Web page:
1Th 4:13-18 Note: The Thessalonians were greatly concerned about the “parousia” or coming of Christ (see also 2 Thess 2:1-2).  Upon Timothy’s return Paul discovered they had a false notion that those who “fell asleep” before His coming would miss out on the joy and rewards that will belong to those saints who are still alive on that great and glorious day.  In these verses he addresses that concern.

1Th 4:13        To whom does Paul refer when he speaks of those who have fallen asleep?  See Dan 12:2, Mat 27:52, Luke 8:52-53, Acts 7:60, 13:36, 1 Cor 15:6, 18.  What is the significance to the Christian of using this expression?  Note: We get our English word for cemetery from the Greek word used here for “fall asleep”.  What is the nature of the pagan world’s grieving for the dead?  See Deut 14:1.  Why is there no consolation for their grief?  See Eph 2:12.  How should that motivate us for those who are lost?

1Th 4:14:        What is the connection between believing that “Jesus died and rose again” and “God will bring with Him those who have fallen asleep in Jesus”?  Why is it significant that Paul didn’t conclude the first part of his statement with just the more expected “God will raise those who have fallen asleep in Jesus”?  Where must those who have fallen asleep in Jesus be?

1Th 4:15-17    Note: The “coming” of the Lord comes from the Greek word parousia, which means “to be present” (see NASB text note on 1Th 2:19, 3:13).  What insight does this give us into the coming of the Lord?  What do these verses teach us about the order of events at the Lord’s coming?  See also 1 Cor 15:51-53.

1Th 4:16        What is the significance of the shout?  Note: “shout” refers to an inarticulate cry, as of a hunter to his dogs, or a charioteer to his horses, a ship’s master to its rowers, or a military officer to his soldiers.  See Josh 6:5,20, Jer 25:30 and surrounding context, Joel 2:11, 3:16, Amos 1:2.  Who is the archangel?  See Jude 1:9.  What is the significance that the Lord’s coming will be marked by the voice of the archangel?  See Dan 12:1-2.  What is the significance of Christ descending with the trumpet of God?  See Ex 19:16,19, 20:18, Num 10:8-9, Josh 6:5,20, Joel 2:1, Amos 2:2, Mat 24:31, 1 Cor 15:52, Rev 1:10.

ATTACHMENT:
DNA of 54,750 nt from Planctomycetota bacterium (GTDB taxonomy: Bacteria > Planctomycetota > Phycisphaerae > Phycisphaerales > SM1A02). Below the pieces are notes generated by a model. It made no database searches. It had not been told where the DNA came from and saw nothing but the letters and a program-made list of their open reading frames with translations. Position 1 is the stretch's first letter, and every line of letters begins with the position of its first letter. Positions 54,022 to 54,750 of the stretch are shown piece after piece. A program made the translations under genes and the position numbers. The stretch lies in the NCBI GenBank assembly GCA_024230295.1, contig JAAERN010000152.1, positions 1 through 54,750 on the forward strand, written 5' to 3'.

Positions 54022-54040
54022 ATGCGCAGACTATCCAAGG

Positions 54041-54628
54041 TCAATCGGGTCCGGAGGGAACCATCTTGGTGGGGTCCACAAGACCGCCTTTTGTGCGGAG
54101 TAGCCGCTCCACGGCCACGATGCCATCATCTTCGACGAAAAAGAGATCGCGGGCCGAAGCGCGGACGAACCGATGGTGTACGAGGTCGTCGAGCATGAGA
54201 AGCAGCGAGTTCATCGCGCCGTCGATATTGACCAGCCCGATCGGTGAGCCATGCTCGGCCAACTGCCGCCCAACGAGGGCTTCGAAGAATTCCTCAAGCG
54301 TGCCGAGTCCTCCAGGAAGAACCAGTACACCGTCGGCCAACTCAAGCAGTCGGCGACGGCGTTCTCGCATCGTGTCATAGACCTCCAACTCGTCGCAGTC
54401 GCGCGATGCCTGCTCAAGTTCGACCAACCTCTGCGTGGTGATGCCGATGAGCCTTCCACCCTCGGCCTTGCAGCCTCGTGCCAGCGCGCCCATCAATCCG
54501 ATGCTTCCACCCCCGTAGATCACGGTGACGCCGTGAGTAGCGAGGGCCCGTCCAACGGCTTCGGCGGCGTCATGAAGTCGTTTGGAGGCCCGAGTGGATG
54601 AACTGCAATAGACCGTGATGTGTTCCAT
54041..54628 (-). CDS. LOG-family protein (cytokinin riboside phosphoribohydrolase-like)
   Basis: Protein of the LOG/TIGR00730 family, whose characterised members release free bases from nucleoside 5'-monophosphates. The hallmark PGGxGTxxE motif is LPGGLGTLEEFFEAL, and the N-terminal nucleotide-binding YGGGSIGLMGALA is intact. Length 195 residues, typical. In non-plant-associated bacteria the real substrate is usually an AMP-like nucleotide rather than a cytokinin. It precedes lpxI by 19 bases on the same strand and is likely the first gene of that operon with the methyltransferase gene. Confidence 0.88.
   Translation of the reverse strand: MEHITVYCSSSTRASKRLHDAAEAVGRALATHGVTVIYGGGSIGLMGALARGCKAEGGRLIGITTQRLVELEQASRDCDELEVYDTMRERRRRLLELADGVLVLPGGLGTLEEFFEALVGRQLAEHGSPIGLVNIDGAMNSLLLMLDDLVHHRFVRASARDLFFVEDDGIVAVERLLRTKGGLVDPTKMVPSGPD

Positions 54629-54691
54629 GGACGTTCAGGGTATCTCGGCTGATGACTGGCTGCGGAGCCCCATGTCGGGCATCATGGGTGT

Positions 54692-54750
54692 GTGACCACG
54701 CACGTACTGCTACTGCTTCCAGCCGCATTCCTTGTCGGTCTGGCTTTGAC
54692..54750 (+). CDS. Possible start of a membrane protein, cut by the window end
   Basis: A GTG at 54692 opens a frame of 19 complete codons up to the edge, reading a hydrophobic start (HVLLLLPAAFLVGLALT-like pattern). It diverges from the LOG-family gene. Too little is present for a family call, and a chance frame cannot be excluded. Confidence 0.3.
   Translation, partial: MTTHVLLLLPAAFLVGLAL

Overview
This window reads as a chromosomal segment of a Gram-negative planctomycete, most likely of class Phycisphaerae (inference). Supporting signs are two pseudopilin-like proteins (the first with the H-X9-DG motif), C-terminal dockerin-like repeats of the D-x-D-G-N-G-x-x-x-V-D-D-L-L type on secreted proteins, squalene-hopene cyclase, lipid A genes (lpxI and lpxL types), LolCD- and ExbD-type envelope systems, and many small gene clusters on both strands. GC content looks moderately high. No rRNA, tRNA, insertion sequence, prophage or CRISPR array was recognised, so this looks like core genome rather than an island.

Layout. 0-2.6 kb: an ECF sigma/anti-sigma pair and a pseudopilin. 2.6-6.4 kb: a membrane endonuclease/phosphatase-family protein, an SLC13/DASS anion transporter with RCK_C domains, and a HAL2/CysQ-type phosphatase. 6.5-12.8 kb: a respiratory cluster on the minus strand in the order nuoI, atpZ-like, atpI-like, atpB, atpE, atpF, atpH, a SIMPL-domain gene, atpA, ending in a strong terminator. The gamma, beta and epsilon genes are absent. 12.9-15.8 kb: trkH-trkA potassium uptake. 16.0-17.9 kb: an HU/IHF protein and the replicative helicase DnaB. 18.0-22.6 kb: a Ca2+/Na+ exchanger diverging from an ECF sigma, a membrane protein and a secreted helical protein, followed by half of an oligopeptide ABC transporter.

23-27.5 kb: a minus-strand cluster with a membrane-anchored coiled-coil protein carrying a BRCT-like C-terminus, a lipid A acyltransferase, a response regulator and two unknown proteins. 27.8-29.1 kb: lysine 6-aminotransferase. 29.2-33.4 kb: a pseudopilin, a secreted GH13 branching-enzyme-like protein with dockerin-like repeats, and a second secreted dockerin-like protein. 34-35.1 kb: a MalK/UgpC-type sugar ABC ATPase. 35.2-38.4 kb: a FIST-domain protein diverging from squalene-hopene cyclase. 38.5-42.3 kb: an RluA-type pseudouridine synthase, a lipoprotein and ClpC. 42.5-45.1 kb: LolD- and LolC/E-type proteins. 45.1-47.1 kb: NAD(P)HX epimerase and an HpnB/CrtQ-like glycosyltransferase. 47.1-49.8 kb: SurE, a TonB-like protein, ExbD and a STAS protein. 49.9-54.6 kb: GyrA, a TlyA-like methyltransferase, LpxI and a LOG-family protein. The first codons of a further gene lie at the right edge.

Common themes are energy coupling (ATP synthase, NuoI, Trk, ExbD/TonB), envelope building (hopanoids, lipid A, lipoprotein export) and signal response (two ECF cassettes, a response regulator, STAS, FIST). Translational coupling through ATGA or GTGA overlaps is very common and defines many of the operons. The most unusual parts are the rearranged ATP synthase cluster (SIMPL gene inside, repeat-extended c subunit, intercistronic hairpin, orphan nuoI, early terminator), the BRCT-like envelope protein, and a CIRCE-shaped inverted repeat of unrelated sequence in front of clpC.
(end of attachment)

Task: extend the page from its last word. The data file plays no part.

1Th 4:17        1) Note: The Latin word used for “caught up” here is where we get our word for rapture.  This is the primary and only clear text describing the rapture of God’s saints at Christ’s parousia to meet Him in the air.  See Acts 8:39 and 2 Cor 12:2-4 for two other “raptures” (same Greek and Latin word) of New Testament saints.  2) Other texts in Scripture speak of Jesus’ coming as a thief in the night (see Mat 24:37-44, 1 Thess 5:2-4, Rev 3:3, 16:15).  How is the context of those passages different from the context here?  At His coming, are the righteous taken out of the midst of the wicked, or the wicked out of the midst of the righteous?  See Mat 13:30,40-42,49-50.    3) What does the text here and in the previous verse clearly connect to the rapture of those who are still living when Christ returns?  4) Note: The Greek word for “to meet” was the term used for going out to greet and welcome an important visitor or a new ruler.  See Mat 25:6 and Acts 28:15 for the only other NT occurrences of this word.  5) In what way shall we “always be with the Lord”?  Recall the context of verses 13-14 and notice that the Greek word for “always” used here is the same that Paul uses when he says he “always” remembers the saints in his prayers, and is perhaps better translated as “at all times”, or “in every instance/circumstance”.  See also 1Th 5:10.

1Th 4:18        What was Paul’s purpose in teaching the Thessalonians about these events surrounding the parousia of the Lord?  See again the context of verses 13-14.  Is that different from the way these verses are used today?